Argument & Censorship, Opposition & Oppression, by Eric Gerlach

A friend of mine passed me an article about millennials and George Orwell, which claimed that young people on the internet are bullying others mercilessly who are out of step with the dogmas of the left.  This is hardly a new claim about millennials, as many since the 80’s have said that “political correctness” is oppressive and invoked 1984. While I agree that militant dogmatism is found on both sides of the aisle, I think what irked me most about the article was the comparison to Orwell and claims of censorship regarding heated exchanges online between free individuals.  At a time when many are confusing arguments and boycotts with fascism, I feel that a distinction needs to be made between opposition and oppression, between argument and censorship.

If someone argues with you, and continues to argue with you, they are not censoring you.  They are speaking with you.  They are opposed to your beliefs, but not necessarily opposed to you speaking. They may not be good at listening, and they may give you little chance to speak, but they are engaging you in a conversation, even if it is a terrible one. Often, they are hoping to hear the reasons you won’t change your mind, to change your mind, and then hear you say that your mind has been changed.  When I receive critical comments, I am irritated, but I have not been censored.  Nietzsche said that one should appreciate one’s enemies, as they help one to grow stronger, which I find to be an inspirational strategy for getting the most out of one’s beliefs.


Eric Gerlach teaches philosophy and the history of human thought at Berkeley City College. This piece was originally published on April 16 at his excellent blog Eric Gerlach, ‘A Skeptical & Global Guide to the History of Human Thought’, which I highly recommend, and re-published here with the author’s permission.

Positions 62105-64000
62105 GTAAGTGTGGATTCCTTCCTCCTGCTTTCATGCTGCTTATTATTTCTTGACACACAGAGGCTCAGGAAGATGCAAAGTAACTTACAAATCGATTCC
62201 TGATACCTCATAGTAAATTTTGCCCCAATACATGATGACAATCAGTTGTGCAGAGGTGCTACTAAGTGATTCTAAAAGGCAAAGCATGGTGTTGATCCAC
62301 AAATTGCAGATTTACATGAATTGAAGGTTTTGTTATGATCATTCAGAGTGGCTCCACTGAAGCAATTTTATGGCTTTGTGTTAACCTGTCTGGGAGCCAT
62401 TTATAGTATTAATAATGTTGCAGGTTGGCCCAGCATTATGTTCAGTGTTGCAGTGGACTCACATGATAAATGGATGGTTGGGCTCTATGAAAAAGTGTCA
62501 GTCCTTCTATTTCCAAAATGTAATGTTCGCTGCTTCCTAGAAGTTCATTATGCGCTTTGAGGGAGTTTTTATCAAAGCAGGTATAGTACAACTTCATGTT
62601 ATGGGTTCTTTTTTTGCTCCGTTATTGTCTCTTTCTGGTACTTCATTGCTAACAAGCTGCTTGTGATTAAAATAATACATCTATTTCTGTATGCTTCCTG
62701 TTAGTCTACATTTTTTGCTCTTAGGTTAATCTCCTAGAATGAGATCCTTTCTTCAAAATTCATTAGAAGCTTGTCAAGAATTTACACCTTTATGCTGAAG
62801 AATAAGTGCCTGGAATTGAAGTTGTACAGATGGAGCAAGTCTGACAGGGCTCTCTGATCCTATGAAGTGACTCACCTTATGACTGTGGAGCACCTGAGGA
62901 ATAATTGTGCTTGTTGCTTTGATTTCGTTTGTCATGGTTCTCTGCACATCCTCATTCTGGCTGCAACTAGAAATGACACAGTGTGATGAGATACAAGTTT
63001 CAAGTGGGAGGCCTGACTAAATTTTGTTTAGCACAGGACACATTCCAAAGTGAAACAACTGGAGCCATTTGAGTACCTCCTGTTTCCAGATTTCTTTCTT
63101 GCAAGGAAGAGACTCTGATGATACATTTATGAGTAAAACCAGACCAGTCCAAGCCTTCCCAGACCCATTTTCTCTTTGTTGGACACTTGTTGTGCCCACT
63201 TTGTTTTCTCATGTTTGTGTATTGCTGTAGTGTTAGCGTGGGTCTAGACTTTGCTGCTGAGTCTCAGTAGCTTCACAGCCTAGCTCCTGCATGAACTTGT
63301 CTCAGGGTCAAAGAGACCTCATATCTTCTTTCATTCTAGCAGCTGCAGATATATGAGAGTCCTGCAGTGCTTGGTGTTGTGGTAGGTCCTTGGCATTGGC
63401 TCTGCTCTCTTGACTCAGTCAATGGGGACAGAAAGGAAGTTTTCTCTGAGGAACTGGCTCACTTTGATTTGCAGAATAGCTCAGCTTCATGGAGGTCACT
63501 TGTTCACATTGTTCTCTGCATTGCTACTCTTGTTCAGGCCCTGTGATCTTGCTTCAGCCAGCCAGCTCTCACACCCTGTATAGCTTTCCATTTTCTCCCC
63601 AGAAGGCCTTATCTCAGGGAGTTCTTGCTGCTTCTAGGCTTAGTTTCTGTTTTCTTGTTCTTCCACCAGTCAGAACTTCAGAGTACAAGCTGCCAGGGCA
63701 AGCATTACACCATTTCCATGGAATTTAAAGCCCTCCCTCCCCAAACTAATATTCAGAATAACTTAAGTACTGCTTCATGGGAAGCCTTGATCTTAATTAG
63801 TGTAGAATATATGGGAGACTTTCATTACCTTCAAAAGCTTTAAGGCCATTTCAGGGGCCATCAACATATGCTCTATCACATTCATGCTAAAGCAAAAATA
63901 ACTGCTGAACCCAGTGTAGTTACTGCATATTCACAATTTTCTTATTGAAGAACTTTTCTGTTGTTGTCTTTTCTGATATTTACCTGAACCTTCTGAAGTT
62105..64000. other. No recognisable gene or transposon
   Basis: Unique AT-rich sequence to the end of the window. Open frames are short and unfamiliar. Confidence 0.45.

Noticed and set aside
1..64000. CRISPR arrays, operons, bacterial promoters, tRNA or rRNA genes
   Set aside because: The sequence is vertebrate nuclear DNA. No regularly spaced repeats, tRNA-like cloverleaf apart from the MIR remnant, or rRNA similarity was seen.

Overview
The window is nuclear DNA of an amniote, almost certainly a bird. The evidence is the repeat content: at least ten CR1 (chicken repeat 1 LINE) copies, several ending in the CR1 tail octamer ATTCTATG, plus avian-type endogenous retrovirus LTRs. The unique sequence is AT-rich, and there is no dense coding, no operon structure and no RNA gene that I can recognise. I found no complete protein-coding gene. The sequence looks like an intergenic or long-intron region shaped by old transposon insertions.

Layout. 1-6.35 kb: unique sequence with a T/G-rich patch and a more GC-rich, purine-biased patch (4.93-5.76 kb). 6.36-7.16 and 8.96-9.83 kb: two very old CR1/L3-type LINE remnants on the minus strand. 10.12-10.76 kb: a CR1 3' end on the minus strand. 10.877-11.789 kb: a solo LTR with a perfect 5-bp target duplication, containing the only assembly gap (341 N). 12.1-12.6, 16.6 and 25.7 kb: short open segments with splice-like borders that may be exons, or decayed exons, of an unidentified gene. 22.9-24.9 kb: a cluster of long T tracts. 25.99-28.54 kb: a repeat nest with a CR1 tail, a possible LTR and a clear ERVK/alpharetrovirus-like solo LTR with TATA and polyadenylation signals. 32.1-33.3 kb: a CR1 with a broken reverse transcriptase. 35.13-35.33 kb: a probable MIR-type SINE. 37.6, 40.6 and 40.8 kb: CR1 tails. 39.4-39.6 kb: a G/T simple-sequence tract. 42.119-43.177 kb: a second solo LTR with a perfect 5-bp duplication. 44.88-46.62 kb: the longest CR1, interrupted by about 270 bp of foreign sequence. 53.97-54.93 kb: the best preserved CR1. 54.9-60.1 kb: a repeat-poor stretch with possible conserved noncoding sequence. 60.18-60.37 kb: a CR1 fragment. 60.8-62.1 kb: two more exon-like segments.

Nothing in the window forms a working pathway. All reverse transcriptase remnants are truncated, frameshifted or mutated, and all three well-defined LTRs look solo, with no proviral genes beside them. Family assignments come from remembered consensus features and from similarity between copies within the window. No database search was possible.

A Mind Like A Dog Endlessly Chasing Its Tail: Confessions of an Obsessive Thinker

I’ve always been a person with a lot of existential anxiety, but in a good way, I think. Ever since childhood, I obsessively think about the things I observe people say and do, about what I see around me, about the beliefs I and other people hold, and so on, and wonder what they mean and what they’re really like outside of my own perception.

I feel this driving urgency to question what I’ve been told, to understand what myself and what other people are really like, what they think, and why they think it (including, especially, our heroes: I want to know their flaws as well as their strengths, otherwise I know what I’m getting is not the full richness of a personality, but a glittering, hollow icon), and what is going on out there that I’m missing out on right now. I’m endlessly curious, and need change and adventure to keep me from becoming miserably restlessness. I like to mix it up, to, and hang out with people who are very different than me, since they present me with new and interesting viewpoints (including disturbing ones!), challenge my assumptions, and broaden my understanding of human nature. I use the dog chasing its tail analogy, in short, because I just can’t seem to stop endlessly evaluating and reevaluating every idea that’s every been in my mind, new or old.

I’m also an obsessive explainer: I find it very difficult to make simple statements of fact or opinion, without fully explaining what I really mean or describing the full set of circumstances surrounding the issue at hand. Although I’ve no doubt the latter is often a source of annoyance for my friends and family (in fact, I’ve been told as much), it’s something I really like about myself. Discovering what this world is like, both within and and without my own mind, is a project that I find endlessly fascinating and fulfilling, and I have no plans to break these habits anytime soon. (I call all of this ‘nerding’.)